Black's lawyer says misunderstanding led to case
A misunderstanding over printing copies of medical examiner records led to charges against police outreach worker Sharon Black, her attorney said.
Trial began at Circuit Court yesterday before Judge Richard Perkins for Black, 47, a civilian emergency crisis worker for the Honolulu Police Department charged with unauthorized computer access, tampering with government records and fourth-degree theft. The charges stem from research Black was conducting involving suicides in Honolulu.
This case is about "disrespect and deception," said Deputy Prosecutor Chris Van Marter.
In July 2005, Black was told by Alicia Kamahele, the medical examiner's secretary, that the printing of records was not allowed, Van Marter said. He also said Black's supervisors did not give her authorization to research the topic.
Kamahele said she received an e-mail from Chief Medical Examiner Dr. Kanthi De Alwis, who gave Black permission to research office records involving suicides in Honolulu from January to July 2005 as requested. Kamahele testified that she assumed Black had authorization from HPD to do the research.
Owen Harada, a retired administrative lieutenant who was Black's direct supervisor at the time, testified yesterday that Black did not get permission from him to conduct research on suicides.
When Black arrived at the office on July 29, 2005, Kamahele took her to the fax room where she could access records through a computer. Kamahele instructed Black that she could not make printouts from the computer after Black had asked her.
"She takes this on to mean this computer can't print," said attorney Tommy Otake, representing Black. "She sat at that computer for four days and didn't print a single thing from that computer because she thought the computer couldn't print."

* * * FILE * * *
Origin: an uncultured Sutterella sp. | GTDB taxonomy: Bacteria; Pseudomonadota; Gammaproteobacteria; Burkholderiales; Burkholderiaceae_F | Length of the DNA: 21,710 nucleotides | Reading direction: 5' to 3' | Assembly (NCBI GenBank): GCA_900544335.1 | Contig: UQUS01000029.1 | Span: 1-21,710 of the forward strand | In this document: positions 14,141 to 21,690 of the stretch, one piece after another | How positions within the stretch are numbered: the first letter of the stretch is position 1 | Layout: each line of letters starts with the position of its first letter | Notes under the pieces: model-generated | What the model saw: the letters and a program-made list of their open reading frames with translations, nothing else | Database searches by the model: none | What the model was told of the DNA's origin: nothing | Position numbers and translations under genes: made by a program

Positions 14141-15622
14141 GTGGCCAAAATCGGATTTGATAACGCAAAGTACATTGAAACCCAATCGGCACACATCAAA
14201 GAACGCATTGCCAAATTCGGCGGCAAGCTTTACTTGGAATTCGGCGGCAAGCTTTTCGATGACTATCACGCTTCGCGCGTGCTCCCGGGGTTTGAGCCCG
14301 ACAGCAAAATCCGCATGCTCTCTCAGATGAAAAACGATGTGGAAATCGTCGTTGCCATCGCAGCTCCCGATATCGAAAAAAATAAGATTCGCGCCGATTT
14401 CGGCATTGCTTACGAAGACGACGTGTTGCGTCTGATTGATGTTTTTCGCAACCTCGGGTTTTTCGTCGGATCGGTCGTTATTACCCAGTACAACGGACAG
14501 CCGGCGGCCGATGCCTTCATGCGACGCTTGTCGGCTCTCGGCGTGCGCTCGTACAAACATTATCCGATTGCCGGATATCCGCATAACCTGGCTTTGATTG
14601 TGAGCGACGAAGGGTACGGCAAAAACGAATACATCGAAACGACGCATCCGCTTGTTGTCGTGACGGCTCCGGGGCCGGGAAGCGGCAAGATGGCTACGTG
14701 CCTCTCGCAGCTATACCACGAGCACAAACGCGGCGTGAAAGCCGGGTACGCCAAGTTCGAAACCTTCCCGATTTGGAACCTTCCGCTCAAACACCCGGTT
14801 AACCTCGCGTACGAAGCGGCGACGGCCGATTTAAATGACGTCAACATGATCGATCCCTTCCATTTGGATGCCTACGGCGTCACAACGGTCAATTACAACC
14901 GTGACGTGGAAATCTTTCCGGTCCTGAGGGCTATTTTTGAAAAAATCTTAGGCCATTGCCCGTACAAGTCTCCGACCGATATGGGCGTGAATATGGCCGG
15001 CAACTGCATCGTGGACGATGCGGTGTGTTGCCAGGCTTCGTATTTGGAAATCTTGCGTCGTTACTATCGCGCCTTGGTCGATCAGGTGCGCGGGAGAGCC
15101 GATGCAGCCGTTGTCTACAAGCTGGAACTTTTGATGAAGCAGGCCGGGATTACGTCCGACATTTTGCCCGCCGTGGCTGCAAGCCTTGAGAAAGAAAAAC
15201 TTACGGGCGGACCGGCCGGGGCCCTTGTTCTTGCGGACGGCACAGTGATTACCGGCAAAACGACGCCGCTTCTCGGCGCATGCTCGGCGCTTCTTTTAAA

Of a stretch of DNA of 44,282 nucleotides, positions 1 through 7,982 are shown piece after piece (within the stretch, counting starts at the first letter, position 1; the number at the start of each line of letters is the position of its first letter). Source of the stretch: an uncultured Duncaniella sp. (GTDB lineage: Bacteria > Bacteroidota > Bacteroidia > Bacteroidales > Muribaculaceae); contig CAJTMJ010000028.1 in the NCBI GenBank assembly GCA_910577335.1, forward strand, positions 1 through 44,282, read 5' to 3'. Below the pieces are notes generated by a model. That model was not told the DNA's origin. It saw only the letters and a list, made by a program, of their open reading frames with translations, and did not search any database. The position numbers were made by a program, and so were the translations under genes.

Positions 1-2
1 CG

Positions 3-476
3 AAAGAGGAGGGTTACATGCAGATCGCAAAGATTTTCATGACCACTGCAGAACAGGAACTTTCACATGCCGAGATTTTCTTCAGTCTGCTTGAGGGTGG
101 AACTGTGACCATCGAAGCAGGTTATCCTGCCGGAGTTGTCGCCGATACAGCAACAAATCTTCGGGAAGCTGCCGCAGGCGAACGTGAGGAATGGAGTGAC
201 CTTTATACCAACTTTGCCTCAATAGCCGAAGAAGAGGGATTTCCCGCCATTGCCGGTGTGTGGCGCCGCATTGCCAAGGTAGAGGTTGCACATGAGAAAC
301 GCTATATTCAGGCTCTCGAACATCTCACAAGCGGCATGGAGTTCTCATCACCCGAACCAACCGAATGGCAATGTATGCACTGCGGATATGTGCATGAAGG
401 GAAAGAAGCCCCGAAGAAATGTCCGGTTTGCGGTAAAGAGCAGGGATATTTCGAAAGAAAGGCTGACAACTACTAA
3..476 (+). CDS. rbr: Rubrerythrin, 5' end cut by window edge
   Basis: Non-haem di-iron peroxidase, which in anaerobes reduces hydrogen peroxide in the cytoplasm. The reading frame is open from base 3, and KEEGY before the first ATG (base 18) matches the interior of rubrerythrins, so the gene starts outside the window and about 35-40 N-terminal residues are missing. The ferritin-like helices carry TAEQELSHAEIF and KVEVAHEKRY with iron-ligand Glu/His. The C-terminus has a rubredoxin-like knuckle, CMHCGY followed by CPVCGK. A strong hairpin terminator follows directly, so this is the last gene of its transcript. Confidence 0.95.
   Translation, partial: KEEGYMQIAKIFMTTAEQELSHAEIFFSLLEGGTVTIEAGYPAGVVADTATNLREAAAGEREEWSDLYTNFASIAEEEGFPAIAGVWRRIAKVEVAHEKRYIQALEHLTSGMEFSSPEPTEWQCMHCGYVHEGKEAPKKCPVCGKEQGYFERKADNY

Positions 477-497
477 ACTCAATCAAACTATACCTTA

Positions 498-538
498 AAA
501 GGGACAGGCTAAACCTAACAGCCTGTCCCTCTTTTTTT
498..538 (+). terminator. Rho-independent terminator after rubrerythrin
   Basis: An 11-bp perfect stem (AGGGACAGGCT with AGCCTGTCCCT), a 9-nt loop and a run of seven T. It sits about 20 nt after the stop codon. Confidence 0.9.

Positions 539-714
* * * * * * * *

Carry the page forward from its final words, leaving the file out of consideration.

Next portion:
On Aug. 4, the fifth day of Black's research, Kamahele took her to a computer in the investigative room. Otake said Black thought she could print records from the computer in that room. She printed documents and had assistance from an investigator in changing an ink cartridge.
Later that day, Kamahele learned from the investigator that Black printed the records and removed them from the office. "I was very upset," she said.
"I thought it was very clear that she wasn't authorized to make copies," Kamahele said.
She called Black, who admitted the actions.
The 12 records included laboratory reports that are available to the public and case administrative reports that include "sensitive and confidential information" that are only available through a court-ordered subpoena, First Deputy Medical Examiner Dr. William Goodhue said.
The printouts were returned the following day, but the laboratory reports appeared to be printouts instead of the original documents. "Those documents today are still missing (and) unaccounted for," Van Marter said.